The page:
Dr. Montessori was a careful observer, and
she noticed that children liked to walk along logs and the top of
fences. They enjoyed walking along a line and Dr. Montessori realized
that they were perfecting their sense of balance. The young child is in
a sensitive period for the perfection of movement and teachers must be
aware of this.
In the classroom we provide for this need with the exercises of
"Walking on the Line." We use a line drawn, or painted or taped, on the
floor in the form of an ellipse, and we teach the children to walk on
This is a group exercise with two distinct levels:
1. Exercises on the line with objects
2. Moving to the rhythm of the music
The purpose of these exercises is to aid the children in
establishing perfect equilibrium and to help coordinate movements and
the development of attention and will.
Here the whole body is involved. These exercises are many, and
varied, and are entrusted to the good sense and discretion of the
teacher, as always, for their presentation.
Level 1: Exercises on the line with objects
In order to help the children refine posture and reinforce
holding their heads high, a variety of objects is gathered for the
children to carry (one at a time) while walking on the line. The
objects, which vary from time o time, may include:
a stand with flags of all nations
a tray containing four spoons with a small ball-like object in
a box with small bells tied to long ribbons
a tray with several candles with paper shields
a cloth twisted into a circle to form the base for carrying a
basket of fruit on the head
the Pink Tower
The children begin by standing on the line at spaced intervals.
They begin to walk slowly, placing the whole foot on the line, and
taking natural steps. Gradually the children shorten their steps, until
finally they walk touching the heel of the foot with the toe of the
other. The foot should be always directly on the line, the back
straight and the head held high. There should be much practice of this.
The teacher will place the holder of flags in the center of the
ellipse. As the children walk by, they each select a flag. They hold
the flag in front of them at arm's length so that it does not wave, and
continue to walk on the line. This may be accompanied by soft music.
The teacher places the spoons with small "ball-like"objects
(possibly large marbles, small rubber balls, ping pong balls) in the
center. The child holds the spoon in one hand and tries to keep the
hand steady and in equilibrium.
The teacher places the tray of glasses in the center. The
children each pick up a glass by its stem, holding it with the first
three fingers of the right hand. They carry the glass in front of them
as they walk on the line. The object is to walk with the head held
high, placing the feet exactly on the line, without spilling a drop of
The teacher places the basket of bells in the center. Each child
must pick up a bell and hold it at arms length, by the end of the
ribbon. As the children walk along the line they try not to ring the
The children can try carrying the basket of fruit on their head
as they walk on the line, using the twisted cloth as a base. The head
should be held high and the feet placed carefully on the line.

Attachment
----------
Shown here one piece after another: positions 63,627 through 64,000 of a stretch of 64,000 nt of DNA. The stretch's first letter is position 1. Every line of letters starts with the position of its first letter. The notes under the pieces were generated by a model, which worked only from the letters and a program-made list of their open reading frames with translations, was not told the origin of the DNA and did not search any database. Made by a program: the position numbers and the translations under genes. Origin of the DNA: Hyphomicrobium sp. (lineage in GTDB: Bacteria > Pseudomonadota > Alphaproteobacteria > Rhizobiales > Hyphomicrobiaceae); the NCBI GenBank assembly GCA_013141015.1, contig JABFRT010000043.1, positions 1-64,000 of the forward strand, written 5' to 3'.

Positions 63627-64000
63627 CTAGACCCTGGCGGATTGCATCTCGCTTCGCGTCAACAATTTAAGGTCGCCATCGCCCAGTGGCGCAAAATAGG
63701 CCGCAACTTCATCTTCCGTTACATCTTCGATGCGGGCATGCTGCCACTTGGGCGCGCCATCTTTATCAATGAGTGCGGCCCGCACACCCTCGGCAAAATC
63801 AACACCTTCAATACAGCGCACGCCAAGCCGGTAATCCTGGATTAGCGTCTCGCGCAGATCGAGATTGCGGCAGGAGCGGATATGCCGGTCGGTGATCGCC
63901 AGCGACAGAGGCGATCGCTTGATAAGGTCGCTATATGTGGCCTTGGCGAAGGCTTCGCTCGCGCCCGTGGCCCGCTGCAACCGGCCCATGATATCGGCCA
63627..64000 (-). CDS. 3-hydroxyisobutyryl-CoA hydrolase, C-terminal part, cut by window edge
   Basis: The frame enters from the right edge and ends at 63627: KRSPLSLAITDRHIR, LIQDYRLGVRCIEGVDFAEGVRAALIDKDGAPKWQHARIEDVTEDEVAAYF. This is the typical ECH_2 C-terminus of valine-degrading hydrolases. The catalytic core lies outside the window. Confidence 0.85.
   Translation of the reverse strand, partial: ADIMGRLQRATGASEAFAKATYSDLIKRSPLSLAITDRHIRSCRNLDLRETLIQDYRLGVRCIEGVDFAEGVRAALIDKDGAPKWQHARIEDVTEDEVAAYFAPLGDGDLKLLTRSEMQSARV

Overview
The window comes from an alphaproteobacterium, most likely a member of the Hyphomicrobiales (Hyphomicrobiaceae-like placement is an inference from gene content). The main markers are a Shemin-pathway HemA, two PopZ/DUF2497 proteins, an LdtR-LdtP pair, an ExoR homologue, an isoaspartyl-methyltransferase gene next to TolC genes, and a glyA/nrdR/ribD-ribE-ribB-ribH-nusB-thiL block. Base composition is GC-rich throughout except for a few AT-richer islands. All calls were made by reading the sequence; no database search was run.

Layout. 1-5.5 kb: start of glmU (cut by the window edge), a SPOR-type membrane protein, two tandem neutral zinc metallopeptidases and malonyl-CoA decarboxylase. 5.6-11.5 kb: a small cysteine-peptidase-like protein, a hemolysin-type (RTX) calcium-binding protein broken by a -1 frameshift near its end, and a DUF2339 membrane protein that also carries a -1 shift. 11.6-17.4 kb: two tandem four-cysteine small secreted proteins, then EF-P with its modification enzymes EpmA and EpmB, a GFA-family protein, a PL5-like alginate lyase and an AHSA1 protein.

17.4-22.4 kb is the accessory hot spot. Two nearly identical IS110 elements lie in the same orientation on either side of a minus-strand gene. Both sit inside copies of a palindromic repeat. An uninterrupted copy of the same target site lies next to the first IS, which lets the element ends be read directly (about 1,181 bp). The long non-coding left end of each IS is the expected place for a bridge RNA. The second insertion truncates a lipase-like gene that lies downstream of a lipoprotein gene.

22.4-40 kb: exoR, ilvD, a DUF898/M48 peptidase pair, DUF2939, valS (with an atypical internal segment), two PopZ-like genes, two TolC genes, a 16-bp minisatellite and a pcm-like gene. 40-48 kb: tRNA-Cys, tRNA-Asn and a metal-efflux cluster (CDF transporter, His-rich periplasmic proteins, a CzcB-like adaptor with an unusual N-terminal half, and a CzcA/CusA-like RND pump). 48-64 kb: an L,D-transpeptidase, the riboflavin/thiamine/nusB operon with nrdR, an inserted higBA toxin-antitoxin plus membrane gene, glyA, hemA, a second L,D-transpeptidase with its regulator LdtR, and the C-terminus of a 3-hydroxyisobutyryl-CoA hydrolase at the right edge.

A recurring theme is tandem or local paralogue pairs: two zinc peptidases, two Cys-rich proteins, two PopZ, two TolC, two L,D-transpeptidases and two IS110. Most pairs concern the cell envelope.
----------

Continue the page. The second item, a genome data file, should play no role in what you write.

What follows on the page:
As a special challenge for a child who has mastered all of the
above activities, invite the child to try to carry the constructed Pink
Tower without dropping any of the cubes. At first the child may start
with just the top part of the tower. The teacher can encourage the
child to challenge himself to add more cubes until he can carry the
whole Pink Tower. The pink tower is a precious material which can be
damaged by dropping, and it is therefore carried with great care, and
is treasured by the children.
This work should be repeated daily with the children. This is the
first level of this activity.
Level 2: Moving to the rhythm of music
The second level of activity includes moving to a musical beat.
Dr. Montessori uses music to further inspire children as they perfect
their movements along the line. Music motivates the children to make an
even greater effort to develop their balance and coordination.
It is wonderful to have a musical instrument in the classroom
that the teacher can play to accompany the children as they walk on the
line. However, a tape recorder, CD player, computer, iPod, or other
music player can also be used.
At first music can be used to accompany spontaneous movements:
walking, running, galloping and skipping. With practice, children will
learn to change their movement to match the change in the music.
Marches by John Philip Souza, Schumann's Soldier's March, The
March from Bizet's Carmen, When Johnny Comes Marching Home
by Gilmore, and others are excellent accompaniments to walking.
Since young children make quick, small steps, the tempo for marches are
faster for small children than for older ones.
Many folk tunes from Russia, Germany, Lithuania, Poland and
Scandinavia are wonderful to accompany the faster tempo of running.
Gallops can be accompanied by Weber's, Polacca Brillante
op 72, Verdi's Masked Ball, spring Air by Josef Strauss, Beethoven's
Fidelio Sonatina op. 100 by Dvorak, as well as folk dances from
Venezuela, Scotland, Ireland, and Greece.
Skipping can be accompanied by folk tunes from
Switzerland, Holland, England, Germany, Ireland, Scandinavia, Scotland,
and America, as well as Strauss's Die Fledermaus and The English
The teacher should gather a collection of music to be used as
accompaniments when children are walking on the line. The children
naturally move in rhythm to the music, and at first no instruction is
given. Children will need instruction for learning step patterns used
in folk dancing; waltzes and polkas are greatly enjoyed by the
children. These steps may be practiced on the line, but not confined to